India's pace stable wears thin look

Patel’s call-up is much precautionary as anything else, what with Ishant Sharma just recovering from an ankle injury and some questions over Ashish Nehra’s complete fitness. His cause was further helped by some of the other fringe contenders, notably Ashoke Dinda and R Vinay Kumar, playing in the Emerging Players’ tournament in Australia.

Patel last played a one-day international in November last year. With 47 wickets from 43 games and an economy of 4.88, he is hardly in the ‘match-winning’ category, and must count himself somewhat fortunate to benefit from favourable circumstances.

Perhaps, in helpful conditions, he will make an impression should he play at some stage in the next fortnight, but whether he figures prominently in the World Cup scheme of things is another matter.

A slew of young medium-pacers – prominent among them left-armers Rudra Pratap Singh and Irfan Pathan – have fallen by the wayside as India’s quest for a settled fast bowling combination continues. Ashish Nehra and Praveen Kumar have established themselves as the obvious favourites to partner Zaheer Khan at the World Cup, provided all three are free from injuries. The chasing pack is a burgeoning list, including the likes of Ishant Sharma, S Sreesanth, Abhimanyu Mithun, Dinda, Vinay and now Patel, too.

Disturbingly, few of these can be relied upon to make handy contributions with the bat. Praveen has had a few notable knocks in the recent past, while Zaheer’s best days as a batsman in the limited-overs game are clearly behind him. Of the rest, Vinay has the best batting credentials and Mithun has shown that he can both stonewall and smash the bowling around.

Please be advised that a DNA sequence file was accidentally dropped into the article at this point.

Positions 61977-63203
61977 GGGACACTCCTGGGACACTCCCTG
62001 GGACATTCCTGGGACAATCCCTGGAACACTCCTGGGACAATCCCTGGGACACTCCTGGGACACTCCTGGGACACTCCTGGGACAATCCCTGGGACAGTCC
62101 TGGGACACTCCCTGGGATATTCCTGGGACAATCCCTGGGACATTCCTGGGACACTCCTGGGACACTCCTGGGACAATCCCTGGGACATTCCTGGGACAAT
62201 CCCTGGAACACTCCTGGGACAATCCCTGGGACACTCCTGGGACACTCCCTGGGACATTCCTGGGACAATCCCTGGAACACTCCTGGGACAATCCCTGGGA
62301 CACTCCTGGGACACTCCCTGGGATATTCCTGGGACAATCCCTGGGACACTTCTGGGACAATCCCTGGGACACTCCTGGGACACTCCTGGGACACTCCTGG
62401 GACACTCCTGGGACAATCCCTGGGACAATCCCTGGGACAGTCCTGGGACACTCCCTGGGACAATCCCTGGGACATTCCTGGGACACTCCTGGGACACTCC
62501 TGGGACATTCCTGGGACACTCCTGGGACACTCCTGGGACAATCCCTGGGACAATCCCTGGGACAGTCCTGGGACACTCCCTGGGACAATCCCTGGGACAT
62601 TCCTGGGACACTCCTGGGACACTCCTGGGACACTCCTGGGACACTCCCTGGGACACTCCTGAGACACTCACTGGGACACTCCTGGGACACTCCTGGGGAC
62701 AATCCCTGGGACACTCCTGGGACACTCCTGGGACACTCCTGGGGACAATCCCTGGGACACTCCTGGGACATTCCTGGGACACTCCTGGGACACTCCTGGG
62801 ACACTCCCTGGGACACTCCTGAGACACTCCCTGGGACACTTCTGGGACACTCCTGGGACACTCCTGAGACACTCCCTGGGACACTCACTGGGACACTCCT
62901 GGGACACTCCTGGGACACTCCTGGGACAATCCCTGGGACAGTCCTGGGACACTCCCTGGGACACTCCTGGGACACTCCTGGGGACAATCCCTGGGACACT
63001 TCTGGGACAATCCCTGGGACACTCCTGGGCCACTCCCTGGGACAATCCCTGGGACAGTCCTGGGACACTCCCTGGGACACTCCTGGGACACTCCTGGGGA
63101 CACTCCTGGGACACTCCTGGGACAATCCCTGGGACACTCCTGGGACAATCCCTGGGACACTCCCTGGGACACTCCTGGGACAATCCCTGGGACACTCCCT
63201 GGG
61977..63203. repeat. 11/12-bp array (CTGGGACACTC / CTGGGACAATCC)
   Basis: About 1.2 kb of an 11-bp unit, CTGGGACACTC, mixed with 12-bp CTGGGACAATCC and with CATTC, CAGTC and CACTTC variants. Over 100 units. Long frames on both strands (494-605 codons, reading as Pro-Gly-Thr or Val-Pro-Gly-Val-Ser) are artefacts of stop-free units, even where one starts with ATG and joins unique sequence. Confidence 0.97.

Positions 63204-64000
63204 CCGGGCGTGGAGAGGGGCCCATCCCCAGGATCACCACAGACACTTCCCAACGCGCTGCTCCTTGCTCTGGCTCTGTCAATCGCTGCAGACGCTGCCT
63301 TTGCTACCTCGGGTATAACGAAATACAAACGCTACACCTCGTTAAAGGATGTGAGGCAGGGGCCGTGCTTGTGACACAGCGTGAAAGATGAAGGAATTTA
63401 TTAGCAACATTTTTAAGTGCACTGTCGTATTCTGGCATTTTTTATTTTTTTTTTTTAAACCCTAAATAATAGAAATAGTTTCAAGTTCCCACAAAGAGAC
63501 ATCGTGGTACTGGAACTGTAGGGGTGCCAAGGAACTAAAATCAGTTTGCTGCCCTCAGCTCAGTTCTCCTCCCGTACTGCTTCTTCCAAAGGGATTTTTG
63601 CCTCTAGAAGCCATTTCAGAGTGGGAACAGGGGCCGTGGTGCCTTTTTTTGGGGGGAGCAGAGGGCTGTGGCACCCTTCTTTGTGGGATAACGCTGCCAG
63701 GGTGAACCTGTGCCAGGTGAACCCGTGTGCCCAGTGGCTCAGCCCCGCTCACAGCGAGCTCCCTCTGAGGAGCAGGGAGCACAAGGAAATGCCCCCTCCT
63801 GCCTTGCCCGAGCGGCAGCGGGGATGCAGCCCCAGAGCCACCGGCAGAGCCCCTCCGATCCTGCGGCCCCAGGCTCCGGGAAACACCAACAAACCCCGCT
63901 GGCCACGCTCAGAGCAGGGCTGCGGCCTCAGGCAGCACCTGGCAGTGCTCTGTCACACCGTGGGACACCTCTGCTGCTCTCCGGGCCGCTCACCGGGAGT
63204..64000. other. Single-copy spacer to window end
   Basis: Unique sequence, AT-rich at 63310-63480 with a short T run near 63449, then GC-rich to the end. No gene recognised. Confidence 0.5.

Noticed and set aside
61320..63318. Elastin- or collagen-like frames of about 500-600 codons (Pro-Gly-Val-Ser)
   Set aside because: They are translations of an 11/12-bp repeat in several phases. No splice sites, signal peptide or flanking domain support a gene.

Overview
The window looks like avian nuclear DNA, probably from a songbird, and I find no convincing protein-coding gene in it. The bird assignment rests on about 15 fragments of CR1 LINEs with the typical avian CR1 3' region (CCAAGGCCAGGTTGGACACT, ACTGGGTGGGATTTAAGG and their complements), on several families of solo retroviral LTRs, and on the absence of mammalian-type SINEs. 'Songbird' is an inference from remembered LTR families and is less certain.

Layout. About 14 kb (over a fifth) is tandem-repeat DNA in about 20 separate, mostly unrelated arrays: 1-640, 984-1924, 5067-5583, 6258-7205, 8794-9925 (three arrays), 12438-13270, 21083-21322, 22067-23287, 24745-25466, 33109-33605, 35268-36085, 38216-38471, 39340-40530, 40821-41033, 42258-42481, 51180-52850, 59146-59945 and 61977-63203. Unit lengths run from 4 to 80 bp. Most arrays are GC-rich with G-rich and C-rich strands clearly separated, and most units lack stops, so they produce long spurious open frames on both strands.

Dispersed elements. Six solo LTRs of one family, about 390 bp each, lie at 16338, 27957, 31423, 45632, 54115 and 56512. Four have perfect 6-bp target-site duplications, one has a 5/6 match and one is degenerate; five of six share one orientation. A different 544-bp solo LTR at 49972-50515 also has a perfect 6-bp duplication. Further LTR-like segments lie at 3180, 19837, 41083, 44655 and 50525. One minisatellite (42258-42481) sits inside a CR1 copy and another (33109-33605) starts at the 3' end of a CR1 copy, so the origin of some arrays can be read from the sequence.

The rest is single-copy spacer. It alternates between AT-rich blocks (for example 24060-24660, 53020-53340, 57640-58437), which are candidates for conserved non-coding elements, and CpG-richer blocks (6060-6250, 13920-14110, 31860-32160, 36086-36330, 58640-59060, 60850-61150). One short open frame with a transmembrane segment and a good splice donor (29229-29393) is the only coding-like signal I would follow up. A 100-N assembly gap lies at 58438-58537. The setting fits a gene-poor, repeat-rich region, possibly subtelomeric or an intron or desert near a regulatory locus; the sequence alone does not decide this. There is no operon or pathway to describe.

Not too many in this list are the most sprightly in the park as well. In this highly competitive era, it is essential that every player has more than one outstanding string in his bow. It’s difficult to look beyond a couple of names that can hold its own in the field under pressure.

The hunt for a settled, regular set of quicks has gone on for far too long, as Gary Kirsten acknowledged. “In the time that I have been with the team (from March 2008), we have tried 15 or 16 seamers in one-day cricket,” the Indian coach conceded. “We need to settle on the few we feel can go through. We need to see if the guys are ready to step up to the plate. A lot of them might argue that they haven’t been given enough opportunities but when you are trying to achieve results all the time, sometimes you get only limited opportunities and you’ve got to ensure that you show what you are capable of in that time.”

Especially on what are expected to be flat tracks during the World Cup, there is no substitute for the variety that is a positive fall-out of experience. India have some work ahead of them as they strive to be prepared for all eventualities.

DH Newsletter Privacy Policy Get the top news in your inbox
Comments (+)